Kenneth Harrow's new edited volume on African filmmaking is a collection of essays that in a sense functions in a fluid and manifestly effective way. To start with, the volume's editor makes clear to us that we should not expect the essays contained in the book to provide a complete presentation of cinema throughout the African continent, as such would obviously be difficult to achieve in any single volume. Instead, each one of the five extensive chapters seeks to provide an introduction to and overview of the historical trajectory of five ostensibly regional cinematic traditions which, as Harrow explains, “coalesce around key features of geography and language” (p. ix).
The book moves from an essay on Francophone cinema, more or less entirely from West Africa, to a study of Anglophone West African films in Nigeria and Ghana and on to an exploration of the lengthy history of filmmaking in Egypt. The remaining two studies are concerned with the national cinemas of Morocco, Tunisia, and Algeria, commonly referred to as forming the major portion of the Maghreb, and an examination of filmmaking in South Africa from the late nineteenth century up to the second half of the second decade of the twenty-first century.
In all cases, the essays provide a plethora—at times a seeming avalanche—of information about filmmaking in these regions, addressing topics such as methods of funding, government control and censorship, scriptwriting, actors' careers, technological and practical challenges, successes and failures, and virtually every relevant aspect of the practical elements of filmmaking one might think of. Included with each chapter is a wide-ranging filmography that can easily serve as a jumping off point for several years of viewing pleasure and contemplation. Despite the fact that the book does not attempt to address East and eastern African filmmaking, there are a few nods in that direction contained in the chapter on Anglophone Nigerian and Ghanaian films. In these chapters the author acknowledges, for example, the collaborations between East African and Nigerian studios.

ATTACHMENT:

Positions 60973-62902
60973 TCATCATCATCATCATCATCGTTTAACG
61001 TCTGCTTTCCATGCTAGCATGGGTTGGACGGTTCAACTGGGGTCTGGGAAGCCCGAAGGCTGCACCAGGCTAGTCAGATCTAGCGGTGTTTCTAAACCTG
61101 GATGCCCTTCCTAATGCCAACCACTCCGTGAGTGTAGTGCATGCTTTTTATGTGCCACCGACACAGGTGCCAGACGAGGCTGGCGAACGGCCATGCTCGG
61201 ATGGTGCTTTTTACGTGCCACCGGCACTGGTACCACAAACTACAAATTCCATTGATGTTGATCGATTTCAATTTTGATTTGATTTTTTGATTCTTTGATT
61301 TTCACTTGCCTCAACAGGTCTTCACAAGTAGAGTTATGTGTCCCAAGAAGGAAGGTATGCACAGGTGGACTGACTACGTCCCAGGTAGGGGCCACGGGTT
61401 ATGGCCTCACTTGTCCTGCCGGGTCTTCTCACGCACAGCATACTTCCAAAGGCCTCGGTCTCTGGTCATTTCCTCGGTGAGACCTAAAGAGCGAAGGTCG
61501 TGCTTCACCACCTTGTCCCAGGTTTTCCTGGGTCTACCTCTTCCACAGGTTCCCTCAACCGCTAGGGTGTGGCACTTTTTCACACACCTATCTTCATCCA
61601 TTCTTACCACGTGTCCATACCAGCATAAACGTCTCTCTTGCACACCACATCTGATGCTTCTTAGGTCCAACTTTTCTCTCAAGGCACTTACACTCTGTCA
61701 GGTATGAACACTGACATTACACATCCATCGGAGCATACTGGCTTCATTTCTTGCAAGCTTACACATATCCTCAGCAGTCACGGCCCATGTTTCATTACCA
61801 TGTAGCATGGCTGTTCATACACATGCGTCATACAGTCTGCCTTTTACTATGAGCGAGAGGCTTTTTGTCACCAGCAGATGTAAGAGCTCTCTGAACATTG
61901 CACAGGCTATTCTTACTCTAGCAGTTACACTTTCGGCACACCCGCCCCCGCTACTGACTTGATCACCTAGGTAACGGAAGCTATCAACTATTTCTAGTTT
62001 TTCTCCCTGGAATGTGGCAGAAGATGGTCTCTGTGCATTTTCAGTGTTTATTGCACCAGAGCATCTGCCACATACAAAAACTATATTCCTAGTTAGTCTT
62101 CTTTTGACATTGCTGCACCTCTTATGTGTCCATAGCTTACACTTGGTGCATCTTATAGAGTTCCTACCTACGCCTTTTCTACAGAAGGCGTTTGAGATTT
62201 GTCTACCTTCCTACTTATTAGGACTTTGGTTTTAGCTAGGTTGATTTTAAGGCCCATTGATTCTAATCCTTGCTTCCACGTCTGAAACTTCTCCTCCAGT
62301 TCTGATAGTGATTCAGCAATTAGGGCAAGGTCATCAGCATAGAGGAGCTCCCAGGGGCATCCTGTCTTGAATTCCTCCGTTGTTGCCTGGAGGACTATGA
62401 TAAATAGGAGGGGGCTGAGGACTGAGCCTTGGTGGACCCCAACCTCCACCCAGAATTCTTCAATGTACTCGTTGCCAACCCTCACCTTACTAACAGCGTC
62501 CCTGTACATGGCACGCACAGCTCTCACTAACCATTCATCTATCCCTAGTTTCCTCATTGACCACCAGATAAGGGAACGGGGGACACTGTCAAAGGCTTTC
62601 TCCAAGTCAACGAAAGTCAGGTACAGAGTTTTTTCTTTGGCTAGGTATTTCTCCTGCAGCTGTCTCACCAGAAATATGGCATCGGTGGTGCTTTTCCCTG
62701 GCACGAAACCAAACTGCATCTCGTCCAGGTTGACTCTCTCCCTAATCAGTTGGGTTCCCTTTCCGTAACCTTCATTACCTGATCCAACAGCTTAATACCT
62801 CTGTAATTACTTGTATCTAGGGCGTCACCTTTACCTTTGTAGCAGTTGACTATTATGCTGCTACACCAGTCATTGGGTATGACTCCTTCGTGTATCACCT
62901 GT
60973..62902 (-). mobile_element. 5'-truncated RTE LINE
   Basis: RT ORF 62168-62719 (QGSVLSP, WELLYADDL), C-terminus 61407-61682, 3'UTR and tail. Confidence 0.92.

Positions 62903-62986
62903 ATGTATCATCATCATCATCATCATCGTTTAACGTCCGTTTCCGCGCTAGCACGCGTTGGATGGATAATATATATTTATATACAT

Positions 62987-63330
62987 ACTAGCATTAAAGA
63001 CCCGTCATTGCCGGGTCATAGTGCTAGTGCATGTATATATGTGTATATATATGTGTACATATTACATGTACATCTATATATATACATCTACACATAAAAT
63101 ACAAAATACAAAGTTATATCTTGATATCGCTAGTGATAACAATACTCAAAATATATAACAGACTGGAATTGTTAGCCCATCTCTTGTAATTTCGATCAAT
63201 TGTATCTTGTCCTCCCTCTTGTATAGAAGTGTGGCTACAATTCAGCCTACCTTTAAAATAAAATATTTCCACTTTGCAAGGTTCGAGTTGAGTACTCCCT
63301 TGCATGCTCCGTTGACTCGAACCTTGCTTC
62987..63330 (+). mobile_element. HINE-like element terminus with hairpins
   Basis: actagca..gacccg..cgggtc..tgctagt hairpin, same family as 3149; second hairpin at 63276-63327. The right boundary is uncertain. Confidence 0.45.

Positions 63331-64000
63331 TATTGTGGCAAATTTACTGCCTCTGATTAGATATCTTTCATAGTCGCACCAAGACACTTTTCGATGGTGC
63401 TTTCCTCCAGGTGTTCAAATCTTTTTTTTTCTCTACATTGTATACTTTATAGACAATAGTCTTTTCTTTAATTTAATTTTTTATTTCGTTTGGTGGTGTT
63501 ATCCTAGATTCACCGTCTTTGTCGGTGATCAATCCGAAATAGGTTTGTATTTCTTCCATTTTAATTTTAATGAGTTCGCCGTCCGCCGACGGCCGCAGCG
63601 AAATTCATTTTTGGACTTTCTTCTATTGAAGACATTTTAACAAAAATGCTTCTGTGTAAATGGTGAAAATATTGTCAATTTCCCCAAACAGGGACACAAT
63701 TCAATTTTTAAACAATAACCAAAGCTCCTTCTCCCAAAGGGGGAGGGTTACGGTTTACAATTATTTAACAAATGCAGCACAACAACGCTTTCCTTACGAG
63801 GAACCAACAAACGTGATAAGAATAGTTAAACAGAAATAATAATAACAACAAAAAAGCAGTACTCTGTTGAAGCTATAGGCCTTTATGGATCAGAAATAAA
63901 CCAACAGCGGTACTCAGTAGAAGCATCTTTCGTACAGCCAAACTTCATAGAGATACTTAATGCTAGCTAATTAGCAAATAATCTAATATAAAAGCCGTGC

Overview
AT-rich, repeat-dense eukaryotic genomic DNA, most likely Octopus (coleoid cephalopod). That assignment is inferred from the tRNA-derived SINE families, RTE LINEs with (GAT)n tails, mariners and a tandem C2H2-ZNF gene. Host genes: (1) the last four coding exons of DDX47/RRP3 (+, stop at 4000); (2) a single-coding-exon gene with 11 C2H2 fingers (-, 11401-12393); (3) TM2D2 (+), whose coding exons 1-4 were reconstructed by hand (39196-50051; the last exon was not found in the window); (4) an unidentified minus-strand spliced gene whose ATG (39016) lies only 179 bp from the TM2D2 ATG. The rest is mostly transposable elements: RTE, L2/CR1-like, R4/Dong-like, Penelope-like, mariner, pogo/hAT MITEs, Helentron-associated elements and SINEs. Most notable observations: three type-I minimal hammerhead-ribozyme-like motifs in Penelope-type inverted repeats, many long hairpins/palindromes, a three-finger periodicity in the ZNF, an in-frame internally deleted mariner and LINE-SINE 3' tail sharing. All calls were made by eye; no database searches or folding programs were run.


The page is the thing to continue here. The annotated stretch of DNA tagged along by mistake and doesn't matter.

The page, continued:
The collection does not claim to be a comprehensive study of the topic under consideration and as a result—and quite justifiably—there is no conclusion appended to the volume. The chapters themselves in many cases do not seem to be working toward overarching synthetic conclusions about the cinematic products and productions they contend with, which, once again, seems perfectly in keeping with the spirit of the historical breadth and contemporary open-endedness of the material encompassed within each study.
The volume also—and perhaps rather conspicuously for someone such as myself, who comes from a comparative literature and cultural studies background—is decidedly light on film analysis and the use of theory to explain the importance and artistry of the works under consideration. While there are a few stabs made at what I would call “textual” studies of the narratives of the films themselves in terms of plot, imagery, and characterization as they relate to sociocultural phenomena, this is not the main objective of the chapters and such analyses as are included in the book barely scratch the surface of these rich and complex works. I do not make this observation in order to find fault with the book, for as I have explained, the authors do an excellent job of providing the reader with information, albeit of a different sort, through their surveys.
The collection of essays presented here will serve the lay reader as a fitting and stimulating initial foray into the complex of histories and artifacts which together constitute these multiple African cinemas. At the same time, they offer even the most expert scholar of African filmmaking so much and such exact data as far as the contextualized historical trajectories of the cinematographic traditions that are dealt with here, they cannot help but find something of use within this veritable forest of filmographic facts. Taken together with more general works such as those by Manthia Diawara and Olivier Barlet as well as Valérie Orlando and Ken Harrow's own works on African cinema from the second half of the twentieth century onwards, this volume will serve as a crucial resource in terms of information about the specific historical data surrounding various African filmmaking traditions as well as the implications of these creative endeavors in the larger schemata of the formation of African identities in these regions.